Crozer Health has agreed in court to keep its behavioral and mental health services open through August, reversing a previous announcement that most units and clinics providing psychiatric and addiction treatment would shut down in June.

Crozer’s system of four hospitals in Delaware County had announced in April that most of its mental health and behavioral services — including a crisis center, outpatient psychiatry, and addiction treatment — would shut down, stoking concerns by patients, officials, and Crozer staff over the loss of scarce services at a time of great need.

On May 18, Delaware County filed a petition in court for a preliminary injunction in an effort to push Crozer to maintain the services, alleging that a closure would violate a recently passed county ordinance that required a transition plan at least 120 days before a hospital shuts down services of “significant impact.”

» READ MORE: Crozer Health is planning on shutting down mental health services. Delco patients are scrambling.

On the same day, Crozer Health CEO Kevin Spiegel announced to behavioral health staff that the health system will keep the services open. At the time, Spiegel told The Inquirer that the decision to remain open aimed to recognize the importance of the services to the community and show good faith while Crozer discusses funding with the county.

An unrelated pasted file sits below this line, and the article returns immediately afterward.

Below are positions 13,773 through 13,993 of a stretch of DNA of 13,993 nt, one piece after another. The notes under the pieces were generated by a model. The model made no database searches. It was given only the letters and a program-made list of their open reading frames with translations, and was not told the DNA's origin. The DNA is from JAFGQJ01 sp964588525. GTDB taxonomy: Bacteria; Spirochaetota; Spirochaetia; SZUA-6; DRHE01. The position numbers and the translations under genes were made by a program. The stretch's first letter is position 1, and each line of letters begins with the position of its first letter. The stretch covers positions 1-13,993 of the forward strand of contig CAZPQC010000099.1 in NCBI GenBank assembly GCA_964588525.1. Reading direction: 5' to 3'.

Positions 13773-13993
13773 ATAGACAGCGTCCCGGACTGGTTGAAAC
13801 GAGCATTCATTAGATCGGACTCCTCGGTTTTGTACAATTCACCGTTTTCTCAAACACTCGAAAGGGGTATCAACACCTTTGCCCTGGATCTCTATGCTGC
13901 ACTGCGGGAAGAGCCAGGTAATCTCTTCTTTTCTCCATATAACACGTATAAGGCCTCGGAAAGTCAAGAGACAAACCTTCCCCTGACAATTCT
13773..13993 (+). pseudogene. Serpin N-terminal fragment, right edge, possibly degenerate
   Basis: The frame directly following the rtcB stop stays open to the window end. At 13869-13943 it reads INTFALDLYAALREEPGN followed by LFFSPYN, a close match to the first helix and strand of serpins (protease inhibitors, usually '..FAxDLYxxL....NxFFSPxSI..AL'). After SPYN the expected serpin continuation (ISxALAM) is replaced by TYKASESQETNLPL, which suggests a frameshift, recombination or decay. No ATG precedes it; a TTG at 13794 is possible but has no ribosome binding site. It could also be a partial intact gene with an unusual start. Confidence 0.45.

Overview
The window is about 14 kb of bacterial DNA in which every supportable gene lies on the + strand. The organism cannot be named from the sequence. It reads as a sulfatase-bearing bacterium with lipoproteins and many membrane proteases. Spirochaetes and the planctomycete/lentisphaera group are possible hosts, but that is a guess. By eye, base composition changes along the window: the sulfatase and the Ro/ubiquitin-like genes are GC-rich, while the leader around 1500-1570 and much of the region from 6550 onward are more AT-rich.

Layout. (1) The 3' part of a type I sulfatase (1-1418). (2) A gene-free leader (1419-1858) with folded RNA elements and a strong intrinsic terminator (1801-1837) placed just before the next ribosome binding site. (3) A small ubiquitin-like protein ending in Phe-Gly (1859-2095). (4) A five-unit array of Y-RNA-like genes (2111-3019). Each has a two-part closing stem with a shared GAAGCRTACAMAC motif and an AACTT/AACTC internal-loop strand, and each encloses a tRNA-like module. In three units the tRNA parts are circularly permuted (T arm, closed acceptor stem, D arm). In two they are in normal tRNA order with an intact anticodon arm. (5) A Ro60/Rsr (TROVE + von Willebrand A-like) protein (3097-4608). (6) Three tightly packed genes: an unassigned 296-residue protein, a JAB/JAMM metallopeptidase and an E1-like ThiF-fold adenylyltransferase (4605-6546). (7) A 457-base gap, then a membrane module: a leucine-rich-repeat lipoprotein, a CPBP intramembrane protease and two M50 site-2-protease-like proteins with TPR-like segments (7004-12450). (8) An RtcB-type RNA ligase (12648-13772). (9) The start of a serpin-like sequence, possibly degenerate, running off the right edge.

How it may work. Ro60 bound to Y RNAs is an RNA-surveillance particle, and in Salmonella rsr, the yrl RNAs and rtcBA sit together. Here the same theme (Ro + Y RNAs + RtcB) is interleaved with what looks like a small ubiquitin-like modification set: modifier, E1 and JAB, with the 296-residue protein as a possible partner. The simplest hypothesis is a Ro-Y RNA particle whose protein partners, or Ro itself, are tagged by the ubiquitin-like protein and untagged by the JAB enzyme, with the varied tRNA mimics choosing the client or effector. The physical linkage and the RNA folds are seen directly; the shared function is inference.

On May 24, the health system agreed in court to voluntarily maintain its behavioral and mental health services through at least Aug. 31. The parties will meet in court toward the end of August.

Crozer has been eliminating services since its for-profit owner, Prospect Medical Holdings Inc., decided to sell the Delaware County hospitals.

Prospect has been in talks with ChristianaCare, a large nonprofit health-care system based in Delaware, about the potential sale of Crozer since February.

» READ MORE: Delaware’s biggest health system moves into Pa. to buy Crozer Health

“We are relieved to hear that Prospect Crozer has listened to our concerns about the devastating impact that the sudden loss of mental health services would have on our community and they have agreed to the county’s proposal to maintain these services while we continue to negotiate,” said Delaware County Council Chair Monica Taylor in a written statement. In addition to the negotiations with Crozer, the county has been reviewing and approving contracts with other mental and behavioral providers to expand services.

State Rep. Mike Zabel, a Democrat from Delaware County who joined Pennsylvania Association of Staff Nurses and Allied Professionals’ rallies against the closures, is proposing a bill that would impose a moratorium on the sale of hospitals to for-profit entities. He said that he believes it was the petition the county filed in court, not goodwill from Prospect, that led to the services remaining open for now.

“It’s a positive thing to pause closures,” Zabel said, noting that the county is now seeking to reduce its reliance on one provider. “This is a chance for Delaware County, particularly in behavioral health, to revisit how these services are being provided from the ground up.”